April 2, 2017


When people talk most about praying, I believe they really mean “saying prayers,” e.g., many people say prayers in the morning or before they go to bed. Some say prayers before meals. In many of these cases, I am guessing that the majority of the prayers are probably recited as a ritual that has become a part of their lives. There may be others who pray regularly, maybe even at designated times, but instead of repeating memorized words, may pray from their heart and use their own expressions. This is what many people do when they pray. Of course, there are others who may spend time in prayer by reading scripture or some form of spiritual reading or may even pray the Liturgy of the Hours (psalms and readings designed for various times of the day). 

We also have devotions such as the Rosary, Stations of the Cross, Benediction, and Novenas which serve as prayer for many. There are those who love Adoration of the Blessed Sacrament and are at peace spending quiet time in Church. The celebration of the Eucharist (celebrating Mass) is truly when we are most at prayer as a faith community. The Mass is the acknowledgement that our faith is not just a private devotion but an awareness that what we believe and celebrate also has a social aspect. No matter how we pray it is meant to make us aware of our responsibilities as Christians (followers of Christ), in and for our world.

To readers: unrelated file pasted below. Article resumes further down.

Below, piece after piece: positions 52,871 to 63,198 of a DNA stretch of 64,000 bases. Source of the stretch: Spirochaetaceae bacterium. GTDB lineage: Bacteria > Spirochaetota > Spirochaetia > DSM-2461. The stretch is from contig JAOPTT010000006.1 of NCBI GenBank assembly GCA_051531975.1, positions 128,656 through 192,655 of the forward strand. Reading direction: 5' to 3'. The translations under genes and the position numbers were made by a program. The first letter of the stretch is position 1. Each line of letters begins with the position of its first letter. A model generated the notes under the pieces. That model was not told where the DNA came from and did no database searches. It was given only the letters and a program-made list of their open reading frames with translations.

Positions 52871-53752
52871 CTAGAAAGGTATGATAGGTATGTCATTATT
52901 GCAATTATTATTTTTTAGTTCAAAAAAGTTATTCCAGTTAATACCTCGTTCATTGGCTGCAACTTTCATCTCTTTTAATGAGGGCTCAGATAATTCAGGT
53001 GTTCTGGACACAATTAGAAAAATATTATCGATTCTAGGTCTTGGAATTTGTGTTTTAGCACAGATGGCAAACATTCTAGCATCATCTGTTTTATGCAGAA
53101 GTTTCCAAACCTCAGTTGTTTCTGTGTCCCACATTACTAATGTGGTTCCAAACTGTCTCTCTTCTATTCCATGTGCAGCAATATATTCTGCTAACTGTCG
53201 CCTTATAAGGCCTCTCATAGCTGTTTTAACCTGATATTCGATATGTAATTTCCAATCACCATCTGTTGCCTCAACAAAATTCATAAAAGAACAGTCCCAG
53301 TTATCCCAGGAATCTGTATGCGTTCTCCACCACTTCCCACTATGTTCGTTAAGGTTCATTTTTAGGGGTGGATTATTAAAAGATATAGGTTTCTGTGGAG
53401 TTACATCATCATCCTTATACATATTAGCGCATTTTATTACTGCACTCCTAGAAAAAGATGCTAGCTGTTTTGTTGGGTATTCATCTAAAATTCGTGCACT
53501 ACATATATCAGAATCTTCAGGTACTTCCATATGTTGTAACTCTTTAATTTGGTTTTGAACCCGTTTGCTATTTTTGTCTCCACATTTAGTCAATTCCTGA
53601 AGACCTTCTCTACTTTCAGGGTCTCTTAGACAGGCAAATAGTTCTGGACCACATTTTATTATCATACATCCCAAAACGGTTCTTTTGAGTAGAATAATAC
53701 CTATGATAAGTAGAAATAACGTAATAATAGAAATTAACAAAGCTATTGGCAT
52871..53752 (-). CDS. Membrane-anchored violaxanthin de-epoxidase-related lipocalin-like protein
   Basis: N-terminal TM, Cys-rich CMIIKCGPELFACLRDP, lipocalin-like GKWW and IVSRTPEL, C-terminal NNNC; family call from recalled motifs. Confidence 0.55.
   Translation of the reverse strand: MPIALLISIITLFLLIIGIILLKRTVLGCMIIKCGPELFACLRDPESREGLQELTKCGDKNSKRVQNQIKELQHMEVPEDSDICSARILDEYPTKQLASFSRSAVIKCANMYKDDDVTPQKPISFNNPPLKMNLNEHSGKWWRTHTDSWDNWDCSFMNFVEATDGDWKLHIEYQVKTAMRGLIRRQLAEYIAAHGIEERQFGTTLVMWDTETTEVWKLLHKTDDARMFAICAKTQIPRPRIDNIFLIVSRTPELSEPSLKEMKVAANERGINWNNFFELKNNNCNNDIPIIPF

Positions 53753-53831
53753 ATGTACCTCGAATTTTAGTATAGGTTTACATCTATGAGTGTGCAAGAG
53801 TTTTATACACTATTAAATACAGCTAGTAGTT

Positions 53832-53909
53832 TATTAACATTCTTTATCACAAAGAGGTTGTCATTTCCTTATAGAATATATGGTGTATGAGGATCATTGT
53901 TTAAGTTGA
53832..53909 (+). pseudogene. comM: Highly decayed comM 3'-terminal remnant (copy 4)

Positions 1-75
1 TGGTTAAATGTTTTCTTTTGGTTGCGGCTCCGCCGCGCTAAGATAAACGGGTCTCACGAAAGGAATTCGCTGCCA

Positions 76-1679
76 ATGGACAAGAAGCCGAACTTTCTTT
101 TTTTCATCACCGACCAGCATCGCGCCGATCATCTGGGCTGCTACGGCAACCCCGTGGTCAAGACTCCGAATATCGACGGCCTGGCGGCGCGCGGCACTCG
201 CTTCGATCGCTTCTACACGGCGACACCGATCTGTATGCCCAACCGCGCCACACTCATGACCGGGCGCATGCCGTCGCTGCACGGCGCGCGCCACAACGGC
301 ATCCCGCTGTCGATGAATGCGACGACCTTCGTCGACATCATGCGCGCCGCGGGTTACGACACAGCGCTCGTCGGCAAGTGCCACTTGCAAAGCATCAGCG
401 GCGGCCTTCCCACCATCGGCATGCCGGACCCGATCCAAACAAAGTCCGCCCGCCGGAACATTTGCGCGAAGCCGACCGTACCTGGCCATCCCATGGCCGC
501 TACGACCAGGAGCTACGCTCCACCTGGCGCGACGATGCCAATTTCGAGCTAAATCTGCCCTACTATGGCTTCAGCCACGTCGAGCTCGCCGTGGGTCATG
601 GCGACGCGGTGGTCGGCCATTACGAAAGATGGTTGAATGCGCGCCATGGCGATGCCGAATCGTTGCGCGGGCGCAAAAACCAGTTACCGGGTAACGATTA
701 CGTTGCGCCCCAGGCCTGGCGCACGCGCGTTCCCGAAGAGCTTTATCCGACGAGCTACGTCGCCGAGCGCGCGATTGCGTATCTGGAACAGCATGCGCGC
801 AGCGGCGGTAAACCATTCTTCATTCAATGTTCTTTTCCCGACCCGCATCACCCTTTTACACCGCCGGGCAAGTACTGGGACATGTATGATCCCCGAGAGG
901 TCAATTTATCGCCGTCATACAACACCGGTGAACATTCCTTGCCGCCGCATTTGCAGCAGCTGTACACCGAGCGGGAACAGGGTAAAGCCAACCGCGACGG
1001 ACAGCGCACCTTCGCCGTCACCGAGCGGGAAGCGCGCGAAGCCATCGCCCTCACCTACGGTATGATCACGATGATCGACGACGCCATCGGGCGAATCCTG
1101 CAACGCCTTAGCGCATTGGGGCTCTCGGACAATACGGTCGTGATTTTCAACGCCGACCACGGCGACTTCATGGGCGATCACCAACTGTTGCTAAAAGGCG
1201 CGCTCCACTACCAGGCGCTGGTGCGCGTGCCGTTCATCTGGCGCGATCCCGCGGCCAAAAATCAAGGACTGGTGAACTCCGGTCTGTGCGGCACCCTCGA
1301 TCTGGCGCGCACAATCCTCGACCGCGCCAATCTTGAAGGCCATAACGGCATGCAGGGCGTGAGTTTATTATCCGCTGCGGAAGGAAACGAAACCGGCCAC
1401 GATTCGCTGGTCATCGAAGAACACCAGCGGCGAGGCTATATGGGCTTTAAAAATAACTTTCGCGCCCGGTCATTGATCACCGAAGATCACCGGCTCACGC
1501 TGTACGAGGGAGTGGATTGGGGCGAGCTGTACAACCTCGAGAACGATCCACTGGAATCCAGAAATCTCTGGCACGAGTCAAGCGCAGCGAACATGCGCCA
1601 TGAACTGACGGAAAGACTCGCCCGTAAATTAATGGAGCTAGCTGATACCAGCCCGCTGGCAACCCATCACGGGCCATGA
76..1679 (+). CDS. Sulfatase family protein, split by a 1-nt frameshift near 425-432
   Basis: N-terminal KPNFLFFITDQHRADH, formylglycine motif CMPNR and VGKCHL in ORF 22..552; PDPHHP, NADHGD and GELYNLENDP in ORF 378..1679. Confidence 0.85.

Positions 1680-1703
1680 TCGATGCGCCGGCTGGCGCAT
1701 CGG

So why do I pray? Because I want to be more aware of God's presence in my life. But also, because I want to become more aware every day of what God's presence means for me, and what He invites and challenges me to be. So my prayer is that I may take advantage of all the goodness that God makes possible in my life, and that I may put in perspective any of the negativity that I encounter. 

So I see life not as a test that I pass or fail, but as a journey that I experience. Of course, as my concept of God has evolved, so has my understanding of prayer. I have come to the conclusion that I am most at prayer when I am celebrating the sacraments with you. They make me very aware of the sacred moments in my life and how ritual it is to celebrate those in community. And now that I think of it, those are also the moments in my life when I am most aware of God's presence. It then becomes obvious to me that the closest I come to experiencing who God truly is, is when I am face to face with humanity and all of God's creation. 

So I would say, for me, prayer has gone from being a chore, to a habit, to a joy. I hope you can say the same. 

Enjoy Life! 
Fr. Ron Coyne


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